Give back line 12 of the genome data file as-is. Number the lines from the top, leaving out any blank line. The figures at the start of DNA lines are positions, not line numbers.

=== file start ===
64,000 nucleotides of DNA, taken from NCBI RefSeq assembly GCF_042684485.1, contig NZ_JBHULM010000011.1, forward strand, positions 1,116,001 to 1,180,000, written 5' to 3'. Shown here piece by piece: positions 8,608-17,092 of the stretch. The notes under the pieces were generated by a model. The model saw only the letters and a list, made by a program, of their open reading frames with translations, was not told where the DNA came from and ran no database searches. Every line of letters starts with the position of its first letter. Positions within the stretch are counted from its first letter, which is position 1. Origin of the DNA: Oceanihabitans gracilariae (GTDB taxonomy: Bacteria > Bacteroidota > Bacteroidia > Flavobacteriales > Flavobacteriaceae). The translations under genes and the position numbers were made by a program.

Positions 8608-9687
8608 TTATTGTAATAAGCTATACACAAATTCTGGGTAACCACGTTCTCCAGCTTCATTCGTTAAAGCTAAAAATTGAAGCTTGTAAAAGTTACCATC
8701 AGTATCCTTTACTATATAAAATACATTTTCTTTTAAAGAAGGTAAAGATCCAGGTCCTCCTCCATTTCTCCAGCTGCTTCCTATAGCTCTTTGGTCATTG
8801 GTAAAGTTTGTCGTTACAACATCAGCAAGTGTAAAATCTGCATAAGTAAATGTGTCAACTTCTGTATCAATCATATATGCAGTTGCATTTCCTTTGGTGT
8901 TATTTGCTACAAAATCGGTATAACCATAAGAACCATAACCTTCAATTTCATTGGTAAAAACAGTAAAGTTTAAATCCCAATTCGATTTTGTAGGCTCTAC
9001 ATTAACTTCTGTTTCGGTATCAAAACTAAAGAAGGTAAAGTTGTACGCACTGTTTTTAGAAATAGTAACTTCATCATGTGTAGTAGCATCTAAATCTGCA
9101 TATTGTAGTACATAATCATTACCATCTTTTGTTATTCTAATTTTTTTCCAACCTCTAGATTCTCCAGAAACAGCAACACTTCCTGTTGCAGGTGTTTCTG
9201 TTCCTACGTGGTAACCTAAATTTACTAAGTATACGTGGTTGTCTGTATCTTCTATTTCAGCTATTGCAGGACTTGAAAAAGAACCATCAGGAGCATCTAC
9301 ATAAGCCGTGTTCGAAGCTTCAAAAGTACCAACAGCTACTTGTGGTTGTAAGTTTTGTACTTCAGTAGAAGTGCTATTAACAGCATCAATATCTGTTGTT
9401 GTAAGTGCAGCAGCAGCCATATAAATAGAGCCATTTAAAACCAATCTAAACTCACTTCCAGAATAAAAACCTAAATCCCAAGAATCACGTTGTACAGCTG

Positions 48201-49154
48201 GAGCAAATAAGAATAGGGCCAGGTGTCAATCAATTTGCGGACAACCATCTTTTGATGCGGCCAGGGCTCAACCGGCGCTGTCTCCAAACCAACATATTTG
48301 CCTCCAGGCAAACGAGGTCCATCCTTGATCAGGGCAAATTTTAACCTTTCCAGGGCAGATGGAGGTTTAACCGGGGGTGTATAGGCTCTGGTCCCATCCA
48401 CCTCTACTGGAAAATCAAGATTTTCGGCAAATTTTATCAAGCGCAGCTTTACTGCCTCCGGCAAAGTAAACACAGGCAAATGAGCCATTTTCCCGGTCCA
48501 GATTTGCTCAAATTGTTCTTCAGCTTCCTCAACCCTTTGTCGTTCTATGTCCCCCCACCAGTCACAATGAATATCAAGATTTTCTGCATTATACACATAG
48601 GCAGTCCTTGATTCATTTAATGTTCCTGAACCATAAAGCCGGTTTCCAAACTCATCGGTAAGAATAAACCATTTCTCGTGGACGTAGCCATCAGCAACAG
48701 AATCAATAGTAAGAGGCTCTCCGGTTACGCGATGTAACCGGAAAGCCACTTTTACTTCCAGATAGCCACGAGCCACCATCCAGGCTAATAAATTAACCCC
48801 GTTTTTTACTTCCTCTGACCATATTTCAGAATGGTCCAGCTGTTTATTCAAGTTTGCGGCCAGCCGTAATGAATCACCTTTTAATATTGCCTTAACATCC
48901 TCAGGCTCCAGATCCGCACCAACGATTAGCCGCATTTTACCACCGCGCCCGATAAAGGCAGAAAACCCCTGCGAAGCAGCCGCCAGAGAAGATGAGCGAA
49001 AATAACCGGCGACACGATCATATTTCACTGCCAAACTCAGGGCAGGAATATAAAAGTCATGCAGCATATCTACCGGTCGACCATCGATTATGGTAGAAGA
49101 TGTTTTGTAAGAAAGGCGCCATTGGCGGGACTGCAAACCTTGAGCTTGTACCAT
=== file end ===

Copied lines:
Positions 48201-49154